Woodstock 99 left behind far more negative vibes than positive, but if you want to forget the negativity and hear what the bands sounded like (probably in a far more comfortable environment than in the midst of a seemingly endless crowdof sweaty, moshing humanity, Hybrid/Elektra now offers you the opportunity. The two-CD Woodstock 99 set offers the crash and burn rock of Korn, The Offspring, Lit, Kid Rock, Limp Bizkit, Rage Against the Machine, Metallica, Creed, Megadeth, Bush and Live, while disc two tones things down a bit with Dave Matthews Band, Brian Setzer Orchestra, Jewel, Alanis Morissette, G. Love & Special Sauce, Chemical Brothers, Rusted Root and Bruce Hornsby.
Will this set leave the mark on a generation that the original Woodstock concert did? Probably not. This concert wasn’t particularly innovative in design, and we’ve become jaded over the past 30 years by mega-concerts. But this CDcollection does certainly give a good cross section of today’s pop and rock acts in concert.
Iron Maiden may be one of the first acts to use the Internet to its logical advantage. The three-CD Ed Hunter collection features a career retrospective of 20 songs that, according to the back of the CD, were "selected in order of votes received on the Maiden website in a contest run Dec. 98 for the Top 20 Maiden tracks of all time."
This is truly, then, an example of giving fans exactly what they want. And not only does the set offer Iron Maiden’s top 20, it includes the "Ed Hunter" CD-ROMgame which came out a year or two ago. The game is a standard shoot-em-up (you’re Ed Hunter in a 3-D "dirty streets" environment and you basically shoot everything that moves before they hit you), but it’s a nice bonus to a greatest hits set. The songs include "Iron Maiden (Live)," "The Trooper," "Number of The Beast," "Fear of the Dark," "Wasted Years," "Run To The Hills," "Stranger in a Strange Land," "Tailgunner" and more.
Dennis DeYoung is probably better known as the singer of "Lady," "Babe," "Come Sail Away" and "Mr. Roboto," with Styx, then as the solo artist who scored ‘80s Top 100 hits with "This is the Time, "Desert Moon," "Call Me," and Don’t Wait For Heroes." But the Dennis DeYoung Ultimate Collection, on Hip-O Records, collects the best material from the South Side singer’s three solo discs in the ‘80s, Desert Moon, Back to the World and Boomchild (sadly, it does not include anything from DeYoung’s 1994 10 On Broadway collection issued in the ‘90s).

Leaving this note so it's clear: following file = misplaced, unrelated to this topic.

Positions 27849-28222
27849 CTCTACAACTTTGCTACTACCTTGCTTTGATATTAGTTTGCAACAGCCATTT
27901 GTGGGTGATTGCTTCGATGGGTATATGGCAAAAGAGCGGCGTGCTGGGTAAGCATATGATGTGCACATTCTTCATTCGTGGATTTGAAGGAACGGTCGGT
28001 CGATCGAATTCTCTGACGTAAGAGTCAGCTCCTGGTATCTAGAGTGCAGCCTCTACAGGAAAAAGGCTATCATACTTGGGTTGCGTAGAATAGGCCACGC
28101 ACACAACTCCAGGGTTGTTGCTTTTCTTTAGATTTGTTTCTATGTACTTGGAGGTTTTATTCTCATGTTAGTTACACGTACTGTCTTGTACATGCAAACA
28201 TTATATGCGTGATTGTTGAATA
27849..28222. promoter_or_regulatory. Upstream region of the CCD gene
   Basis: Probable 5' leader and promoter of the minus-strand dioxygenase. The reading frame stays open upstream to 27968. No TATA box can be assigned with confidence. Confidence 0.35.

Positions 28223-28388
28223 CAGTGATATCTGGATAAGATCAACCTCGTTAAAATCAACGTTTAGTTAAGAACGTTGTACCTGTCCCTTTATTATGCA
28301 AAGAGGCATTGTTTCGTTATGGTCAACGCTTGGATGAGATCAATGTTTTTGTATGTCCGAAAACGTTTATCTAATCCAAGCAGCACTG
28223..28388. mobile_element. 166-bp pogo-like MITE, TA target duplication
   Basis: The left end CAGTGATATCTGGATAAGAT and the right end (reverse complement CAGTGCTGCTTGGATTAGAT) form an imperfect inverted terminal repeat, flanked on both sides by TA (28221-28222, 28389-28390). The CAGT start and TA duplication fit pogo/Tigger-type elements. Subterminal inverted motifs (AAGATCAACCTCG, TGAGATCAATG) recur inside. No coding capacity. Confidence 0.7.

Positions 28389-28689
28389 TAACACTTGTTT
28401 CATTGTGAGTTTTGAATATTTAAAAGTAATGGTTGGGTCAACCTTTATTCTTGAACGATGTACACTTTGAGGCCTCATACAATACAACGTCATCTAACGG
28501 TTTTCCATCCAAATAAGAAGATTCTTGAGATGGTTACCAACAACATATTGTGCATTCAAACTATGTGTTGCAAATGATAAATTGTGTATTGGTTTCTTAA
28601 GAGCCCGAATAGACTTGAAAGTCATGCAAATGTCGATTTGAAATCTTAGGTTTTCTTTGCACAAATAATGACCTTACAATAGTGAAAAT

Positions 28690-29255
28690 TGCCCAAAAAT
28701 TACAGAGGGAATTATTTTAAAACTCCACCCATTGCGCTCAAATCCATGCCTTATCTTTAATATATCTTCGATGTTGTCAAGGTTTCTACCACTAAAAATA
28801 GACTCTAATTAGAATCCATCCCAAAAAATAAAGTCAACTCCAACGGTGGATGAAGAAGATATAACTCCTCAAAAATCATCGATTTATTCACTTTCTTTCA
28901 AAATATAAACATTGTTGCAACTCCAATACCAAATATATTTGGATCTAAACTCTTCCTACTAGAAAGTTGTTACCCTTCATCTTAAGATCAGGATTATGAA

DeYoung’s solo career never took off to the heights of Styx — after a Billboard Top 10 with the title track to his first album, Desert Moon, his next three singles charted in the upper half of the Top 100, and none of the three tracks included here from his third disc, Boomchild, charted at all. But his second solo disc, Back to the World, was a near-perfect work of adult contemporary pop (all but two of its tracks are included here) and his solo singles "This Is The Time," "Desert Moon," and "Don’t Wait For Heroes" rank among the best songs the singer has recorded with or without Styx. And every Chicagoan should own a copy of DeYoung’s ode to the southern half of I-90/94, the rockin’ "Southbound Ryan."
For fans who already have all these tracks on LP or CD, DeYoung offers a special bonus — a newly recorded version of Styx’s "The Grand Illusion" backed by an 85-piece orchestra. The song is included in the new IMAX film Siegfried and Roy: The Magic Box, which opened in Chicago last week. DeYoung notes of this version that "I’ve always thought of this song in symphonic terms - with Styx as the orchestra. Now 23 years later, I have that orchestral version and it is spectacular."
Maybe this will lead to a new phase in the ever-dramatic singer’s evolving career — he’s done rock, ballads, written a musical and performed in the touring company of Jesus Christ Superstar. Could the future find him fronting an orchestra?
Ted Nugent released Great Gonzos! The Best of Ted Nugent back in 1981, offering his manic ‘70s rock hits "Cat Scratch Fever," "Just What The Doctor Ordered," "Free-For-All" "Dog Eat Dog," "Wango Tango," and more all in one place for the first time. Now Epic/Legacy has re-released the album with two bonus tracks from the ‘70s ("Yank Me, Crank Me"and "Homebound") that didn’t appear on the original release, as well as "Give Me Just A Little," a brand new fireball rocker featuring Nugent’s Damn Yankees bandmates Jack Blades and Deen Castronovo as well as Journey’s Neal Schon. With 20 years of separation between the new song and the rest of the disc, it doesn’t exactly fit here (aside from Nugent’s stylistic growth over the past two decades, rock recording technologies have improved substantially so the entire sound of this track is different from everything else on the CD), but it does show that the great Gonzo can still rock.
While Nugent may still be rockin’, Eric Clapton has spent the past 15 years reinventing himself from rock guitar pioneer to adult contemporary balladeer. Clapton Chronicles: The Best of Eric Clapton on Reprise documents that growth by putting his ‘90s hits "Tears In Heaven," "Layla (Unplugged Version)" and "Change The World," together with his ‘80s light rockers "Pretending," "It’s In The Way That You Use It" and "Bad Love." The disc opens with a new Diane Warren-penned ballad from the Runaway Bride soundtrack, the easy listening "Blue Eyes Blue" and closes with a new Clapton-penned song from the movie The Story of Us. "(I) Get Lost" is a particularly strong departure for Clapton — it’s a disco-beat number with a touch of Spanish guitar and a wash of symphonic backing.